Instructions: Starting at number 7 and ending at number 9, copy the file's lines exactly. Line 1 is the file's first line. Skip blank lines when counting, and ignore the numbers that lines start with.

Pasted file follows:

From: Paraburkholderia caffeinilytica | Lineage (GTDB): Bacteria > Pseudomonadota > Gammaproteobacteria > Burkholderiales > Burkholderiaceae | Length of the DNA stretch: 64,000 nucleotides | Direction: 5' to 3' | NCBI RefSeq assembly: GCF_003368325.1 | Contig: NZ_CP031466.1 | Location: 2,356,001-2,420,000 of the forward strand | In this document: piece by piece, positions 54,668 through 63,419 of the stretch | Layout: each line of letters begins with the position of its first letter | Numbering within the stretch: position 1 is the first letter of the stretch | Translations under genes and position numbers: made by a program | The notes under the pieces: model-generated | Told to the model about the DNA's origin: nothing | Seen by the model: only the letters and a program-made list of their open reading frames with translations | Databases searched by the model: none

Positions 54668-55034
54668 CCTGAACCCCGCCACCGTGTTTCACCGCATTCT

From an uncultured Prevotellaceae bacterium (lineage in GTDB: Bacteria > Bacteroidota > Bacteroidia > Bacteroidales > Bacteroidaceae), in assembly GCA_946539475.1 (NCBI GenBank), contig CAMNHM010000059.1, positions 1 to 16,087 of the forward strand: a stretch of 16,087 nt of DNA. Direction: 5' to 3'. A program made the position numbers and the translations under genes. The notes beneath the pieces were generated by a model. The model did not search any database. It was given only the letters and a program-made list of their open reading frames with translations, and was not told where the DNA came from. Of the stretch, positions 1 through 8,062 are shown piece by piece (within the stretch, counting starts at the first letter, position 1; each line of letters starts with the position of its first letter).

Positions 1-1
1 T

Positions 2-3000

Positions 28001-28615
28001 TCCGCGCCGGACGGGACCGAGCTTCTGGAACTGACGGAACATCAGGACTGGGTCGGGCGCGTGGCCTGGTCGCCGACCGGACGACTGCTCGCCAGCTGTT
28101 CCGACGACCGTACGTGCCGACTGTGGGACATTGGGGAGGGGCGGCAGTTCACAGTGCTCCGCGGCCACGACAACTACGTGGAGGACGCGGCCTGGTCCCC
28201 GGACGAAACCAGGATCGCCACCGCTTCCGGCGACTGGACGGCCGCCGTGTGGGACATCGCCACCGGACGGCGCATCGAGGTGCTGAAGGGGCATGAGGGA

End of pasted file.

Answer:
Positions 2-3000

Positions 28001-28615
28001 TCCGCGCCGGACGGGACCGAGCTTCTGGAACTGACGGAACATCAGGACTGGGTCGGGCGCGTGGCCTGGTCGCCGACCGGACGACTGCTCGCCAGCTGTT